Have you and your partner noticed increased marital unhappiness due to constant escalated fights over miscommunication, distractibility, and forgetfulness? This could be an indicator that you or your partner has attention deficit/hyperactivity disorder (ADHD). If you suspect that this could be true in your romantic relationship, it is important that the partner with the symptoms be evaluated for ADHD. The American Psychiatric Association outlines the ADHD criteria here

If ADHD is present (or you suspect it is present) for one of you, there is no doubt that ADHD is affecting your relationship. In our relationships, we bring our individual experiences and history into the relationship; this includes ADHD. Melissa Orlov, author of the book The ADHD Effect on Marriage: Understand and Rebuild Your Relationship in Six Steps, recently addressed how to know if ADHD is affecting your relationship on her blog. Read on to learn more information on how ADHD could be present in your relationship and potential ways to troubleshoot. If you are interested in learning more, then check out Orlov’s book as a supplemental resource.

The ADHD Relationship

For ADHD couples, it is common for there to be a fast courtship, with high emotions. This is related to the ADHD partner being hyper-focused on their partner and the new relationship. For ADHD partners, there is a stimulus that occurs when new ideas, people, or hobbies spark interest. When the newness of the romantic relationship wears off and the stimulus is gone, the non-ADHD partner typically feels alone and confused. The non-ADHD partner is left wondering why their partner does not seem interested in them anymore and typically receives it as something that they did wrong.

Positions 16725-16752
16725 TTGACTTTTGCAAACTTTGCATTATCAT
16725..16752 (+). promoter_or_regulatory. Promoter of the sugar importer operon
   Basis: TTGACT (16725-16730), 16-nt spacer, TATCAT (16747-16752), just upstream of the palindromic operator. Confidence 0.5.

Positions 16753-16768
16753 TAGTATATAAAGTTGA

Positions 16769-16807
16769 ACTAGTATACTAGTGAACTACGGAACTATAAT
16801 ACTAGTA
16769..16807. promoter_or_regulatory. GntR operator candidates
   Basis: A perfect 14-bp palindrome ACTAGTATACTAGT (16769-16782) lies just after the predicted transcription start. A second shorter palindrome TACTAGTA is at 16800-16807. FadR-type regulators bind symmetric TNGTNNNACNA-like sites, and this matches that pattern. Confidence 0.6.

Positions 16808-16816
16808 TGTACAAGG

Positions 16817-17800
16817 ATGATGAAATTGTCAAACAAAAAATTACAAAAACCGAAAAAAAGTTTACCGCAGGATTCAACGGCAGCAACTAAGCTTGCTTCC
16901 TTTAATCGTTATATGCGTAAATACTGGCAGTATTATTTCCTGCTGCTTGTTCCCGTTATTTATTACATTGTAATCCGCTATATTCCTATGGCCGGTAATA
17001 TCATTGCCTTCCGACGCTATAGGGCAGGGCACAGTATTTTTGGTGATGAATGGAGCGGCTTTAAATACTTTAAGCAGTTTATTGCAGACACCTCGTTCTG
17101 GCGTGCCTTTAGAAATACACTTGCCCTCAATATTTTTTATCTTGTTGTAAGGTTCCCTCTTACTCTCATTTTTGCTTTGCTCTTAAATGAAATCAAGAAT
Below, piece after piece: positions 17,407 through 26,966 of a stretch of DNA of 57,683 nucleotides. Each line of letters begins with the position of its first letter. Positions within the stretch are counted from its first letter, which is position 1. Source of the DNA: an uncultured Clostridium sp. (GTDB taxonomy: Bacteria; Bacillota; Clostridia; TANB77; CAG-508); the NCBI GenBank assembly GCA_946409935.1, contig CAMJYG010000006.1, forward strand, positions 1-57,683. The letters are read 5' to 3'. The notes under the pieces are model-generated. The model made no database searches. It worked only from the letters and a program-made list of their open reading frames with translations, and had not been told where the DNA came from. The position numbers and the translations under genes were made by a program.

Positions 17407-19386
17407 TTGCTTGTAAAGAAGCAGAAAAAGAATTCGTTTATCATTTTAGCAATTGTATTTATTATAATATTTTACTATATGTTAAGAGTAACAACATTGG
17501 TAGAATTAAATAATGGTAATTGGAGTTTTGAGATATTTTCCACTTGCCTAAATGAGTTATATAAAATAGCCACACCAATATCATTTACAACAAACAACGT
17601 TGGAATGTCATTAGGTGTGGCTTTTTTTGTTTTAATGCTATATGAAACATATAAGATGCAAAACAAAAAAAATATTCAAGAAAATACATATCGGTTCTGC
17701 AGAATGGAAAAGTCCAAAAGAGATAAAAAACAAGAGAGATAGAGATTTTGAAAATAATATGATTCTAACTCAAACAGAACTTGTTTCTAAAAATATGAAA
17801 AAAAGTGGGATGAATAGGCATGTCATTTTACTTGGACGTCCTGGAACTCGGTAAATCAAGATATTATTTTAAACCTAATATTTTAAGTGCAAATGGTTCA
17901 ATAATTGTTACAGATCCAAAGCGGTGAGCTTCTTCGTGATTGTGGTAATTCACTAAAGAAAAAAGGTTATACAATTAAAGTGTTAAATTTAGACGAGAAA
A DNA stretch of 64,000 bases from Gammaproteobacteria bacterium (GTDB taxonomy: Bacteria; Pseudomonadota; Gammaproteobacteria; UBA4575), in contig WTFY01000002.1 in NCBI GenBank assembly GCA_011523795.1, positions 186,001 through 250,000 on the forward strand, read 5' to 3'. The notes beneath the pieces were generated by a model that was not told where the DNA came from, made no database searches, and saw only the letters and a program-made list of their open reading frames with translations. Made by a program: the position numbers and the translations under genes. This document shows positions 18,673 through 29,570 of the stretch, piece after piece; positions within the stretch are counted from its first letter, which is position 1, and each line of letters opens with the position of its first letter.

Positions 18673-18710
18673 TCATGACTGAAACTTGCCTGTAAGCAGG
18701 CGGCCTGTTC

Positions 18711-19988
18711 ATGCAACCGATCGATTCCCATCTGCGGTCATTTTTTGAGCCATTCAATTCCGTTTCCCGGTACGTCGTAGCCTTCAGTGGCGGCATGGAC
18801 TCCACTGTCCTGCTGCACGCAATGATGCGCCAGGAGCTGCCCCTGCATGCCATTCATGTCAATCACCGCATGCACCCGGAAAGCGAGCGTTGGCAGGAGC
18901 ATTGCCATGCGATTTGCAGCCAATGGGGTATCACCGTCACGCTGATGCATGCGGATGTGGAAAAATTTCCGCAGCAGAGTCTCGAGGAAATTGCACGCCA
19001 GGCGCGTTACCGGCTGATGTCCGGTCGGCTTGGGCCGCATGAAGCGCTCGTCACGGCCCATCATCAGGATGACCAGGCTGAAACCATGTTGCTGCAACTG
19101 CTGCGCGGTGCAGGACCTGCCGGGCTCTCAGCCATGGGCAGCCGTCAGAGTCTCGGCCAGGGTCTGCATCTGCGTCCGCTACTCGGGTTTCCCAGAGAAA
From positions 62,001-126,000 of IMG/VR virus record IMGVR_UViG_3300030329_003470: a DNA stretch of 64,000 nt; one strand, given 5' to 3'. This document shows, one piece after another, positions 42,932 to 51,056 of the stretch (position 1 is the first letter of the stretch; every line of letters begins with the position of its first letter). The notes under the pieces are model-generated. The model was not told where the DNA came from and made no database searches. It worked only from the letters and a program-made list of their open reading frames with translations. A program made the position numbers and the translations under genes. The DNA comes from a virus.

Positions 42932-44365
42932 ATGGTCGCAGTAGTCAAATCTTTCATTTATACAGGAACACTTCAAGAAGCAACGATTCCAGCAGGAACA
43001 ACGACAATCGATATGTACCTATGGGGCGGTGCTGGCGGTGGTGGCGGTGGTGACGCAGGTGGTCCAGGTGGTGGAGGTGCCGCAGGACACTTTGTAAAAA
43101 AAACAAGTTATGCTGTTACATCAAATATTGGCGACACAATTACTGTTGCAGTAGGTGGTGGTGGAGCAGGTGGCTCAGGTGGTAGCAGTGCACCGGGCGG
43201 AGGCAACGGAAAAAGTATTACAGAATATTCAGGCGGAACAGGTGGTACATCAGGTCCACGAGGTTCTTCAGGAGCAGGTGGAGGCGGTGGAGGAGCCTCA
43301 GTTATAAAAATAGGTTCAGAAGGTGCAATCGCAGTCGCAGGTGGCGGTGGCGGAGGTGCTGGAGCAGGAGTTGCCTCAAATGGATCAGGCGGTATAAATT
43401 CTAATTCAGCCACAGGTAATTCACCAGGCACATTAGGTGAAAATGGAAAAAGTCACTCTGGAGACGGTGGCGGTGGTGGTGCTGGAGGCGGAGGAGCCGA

It’s common for ADHD partners to be attracted to planners. This naturally sets up the relationship with two different perspectives about how to get things done and in what time frame. This can lead to the non-ADHD partner feeling that they have to carry the weight of the household chores —planning upcoming events, and feeling alone in handling financial and childcare decisions. 

Another dynamic that you may see in your relationship is the parent-child interaction. The non-ADHD partner may notice a one-up mentality coming into play, which usually causes more nagging and ridicule toward the ADHD partner. When the parent-child dynamic enters the relationship, the ADHD partner is pushed away from the non-ADHD partner and internalizes messages of failure and not being good enough. These messages are typically already present for the ADHD partner as they have heard similar lines in school from teachers or parents in regard to day-to-day maintenance. 

When there is a stark difference between partners’ makeup, there can be increased frustration in the relationship. However, there can be several ways to communicate in your ADHD relationship.